This is somewhat redundant I guess since so many people have mentioned these guys, but here goes:
Jimmy Haynes - Here's a guy who has good AAA stuff and terrible MLB stuff. Yet, the Reds make him their Opening Day starter. What else could have happened except a disaster? One fluke season does not change the fact that he is absolutely mediocre. I would much rather take a chance on an unproven rookie than a pure stiff.
Jim Kern - Jerk. If you don't like playing in Cincinnati, it's because the fans have turned on you for being a jerk.
Alex Trevino - To me, Trevino was the only supposedly talented player we received in turn for dumping our entire starting OF after the 1981 season. In reality, he probably had no chance to be successful on that team, but his skills were poor and the fans hated him. He was no Bench, but heck, he wasn't even LaRue either.
Ron Oester - Someone with Oester's physical size and skills should surely have been able to get more out of himself right? Career high in doubles = 26, and career high in HR = 11. Don Gullett had a better swing than him.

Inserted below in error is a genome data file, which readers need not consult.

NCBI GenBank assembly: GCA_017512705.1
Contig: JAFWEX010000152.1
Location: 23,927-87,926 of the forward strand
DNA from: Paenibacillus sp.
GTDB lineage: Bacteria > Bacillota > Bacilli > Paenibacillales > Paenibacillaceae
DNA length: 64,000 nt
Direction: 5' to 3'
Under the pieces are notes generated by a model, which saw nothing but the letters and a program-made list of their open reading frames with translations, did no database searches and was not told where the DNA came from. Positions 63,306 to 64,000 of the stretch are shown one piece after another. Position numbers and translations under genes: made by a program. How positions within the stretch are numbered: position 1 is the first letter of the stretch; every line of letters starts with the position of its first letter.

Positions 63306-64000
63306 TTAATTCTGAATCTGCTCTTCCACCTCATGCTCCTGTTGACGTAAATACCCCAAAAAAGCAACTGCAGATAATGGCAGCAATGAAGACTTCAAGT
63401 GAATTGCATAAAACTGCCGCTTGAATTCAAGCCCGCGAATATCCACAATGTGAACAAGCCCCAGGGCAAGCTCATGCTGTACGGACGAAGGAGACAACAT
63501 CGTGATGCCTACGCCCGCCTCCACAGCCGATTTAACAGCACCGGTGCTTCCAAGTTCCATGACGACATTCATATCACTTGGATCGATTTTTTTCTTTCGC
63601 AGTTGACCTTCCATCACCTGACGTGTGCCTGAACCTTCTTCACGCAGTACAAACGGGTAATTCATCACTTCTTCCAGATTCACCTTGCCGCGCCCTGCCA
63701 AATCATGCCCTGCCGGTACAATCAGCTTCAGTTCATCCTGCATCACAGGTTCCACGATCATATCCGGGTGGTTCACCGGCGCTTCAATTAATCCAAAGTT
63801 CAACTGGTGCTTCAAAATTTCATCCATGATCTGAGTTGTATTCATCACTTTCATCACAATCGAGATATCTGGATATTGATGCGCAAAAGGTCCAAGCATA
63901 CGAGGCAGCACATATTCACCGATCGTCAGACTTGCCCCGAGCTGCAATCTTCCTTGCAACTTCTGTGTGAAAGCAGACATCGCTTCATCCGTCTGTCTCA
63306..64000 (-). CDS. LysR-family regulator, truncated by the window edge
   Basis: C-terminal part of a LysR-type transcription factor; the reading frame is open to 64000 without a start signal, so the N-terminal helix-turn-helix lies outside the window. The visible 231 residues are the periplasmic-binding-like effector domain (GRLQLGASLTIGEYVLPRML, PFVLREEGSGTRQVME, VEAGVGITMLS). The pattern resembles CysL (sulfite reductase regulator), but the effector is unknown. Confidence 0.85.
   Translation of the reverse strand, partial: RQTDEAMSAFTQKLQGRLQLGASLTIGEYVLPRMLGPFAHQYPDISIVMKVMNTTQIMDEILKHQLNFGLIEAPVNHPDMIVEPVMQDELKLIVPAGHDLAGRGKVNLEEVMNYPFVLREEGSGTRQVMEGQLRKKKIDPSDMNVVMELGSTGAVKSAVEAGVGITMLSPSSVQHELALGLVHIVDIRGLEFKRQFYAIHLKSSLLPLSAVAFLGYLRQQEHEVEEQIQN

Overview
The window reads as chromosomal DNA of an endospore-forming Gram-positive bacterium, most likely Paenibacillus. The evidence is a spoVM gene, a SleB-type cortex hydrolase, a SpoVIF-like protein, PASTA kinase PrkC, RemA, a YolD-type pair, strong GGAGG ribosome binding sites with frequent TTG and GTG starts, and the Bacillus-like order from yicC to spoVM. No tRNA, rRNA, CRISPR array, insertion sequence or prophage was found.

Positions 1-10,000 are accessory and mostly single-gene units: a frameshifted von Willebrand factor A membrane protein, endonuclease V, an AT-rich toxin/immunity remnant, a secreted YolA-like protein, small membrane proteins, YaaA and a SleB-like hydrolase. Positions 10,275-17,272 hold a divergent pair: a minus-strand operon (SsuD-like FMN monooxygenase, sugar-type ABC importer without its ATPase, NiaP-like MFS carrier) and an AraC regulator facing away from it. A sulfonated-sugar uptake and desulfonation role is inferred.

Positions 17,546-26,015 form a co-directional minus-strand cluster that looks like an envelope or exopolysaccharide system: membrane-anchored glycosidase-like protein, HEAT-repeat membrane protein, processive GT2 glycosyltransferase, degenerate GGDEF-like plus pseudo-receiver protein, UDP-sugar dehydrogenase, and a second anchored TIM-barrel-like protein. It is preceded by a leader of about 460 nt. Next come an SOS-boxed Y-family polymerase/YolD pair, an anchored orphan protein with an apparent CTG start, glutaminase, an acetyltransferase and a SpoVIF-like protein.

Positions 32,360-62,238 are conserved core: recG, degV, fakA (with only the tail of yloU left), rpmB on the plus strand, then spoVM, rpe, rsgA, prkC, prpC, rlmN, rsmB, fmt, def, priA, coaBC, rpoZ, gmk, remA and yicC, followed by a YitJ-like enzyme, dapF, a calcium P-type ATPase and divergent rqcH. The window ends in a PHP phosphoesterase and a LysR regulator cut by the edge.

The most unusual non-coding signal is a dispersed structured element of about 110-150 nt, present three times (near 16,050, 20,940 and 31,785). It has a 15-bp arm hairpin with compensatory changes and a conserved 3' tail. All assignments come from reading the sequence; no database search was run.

Bob Buchanan - Couldn't break a pane of glass with his fastball, but he was ticked that he didn't get his call to the majors much earlier in his career. His stats when he finally did get to Cincinnati were 8.44 ERA with a 1.91 WHIP.
Personally, I doubt have too much of a problem with players who flop (Wille Greene was mentioned previously), I get more frustrated with players who give it away because of their attitude or inability to change (Kern/Oester) or who shouldn't have been in the bigs in the first place (Haynes, Trevino, and Buchanan).
My honorable mention is Hal Morris. My gut tells me he hit .300+ in the first five innings, when the Reds were up or down by 5 or more runs, or the pennant race was over. I bet he hit sub .200 after the sixth inning in close games. Exactly the opposite of Tony Perez.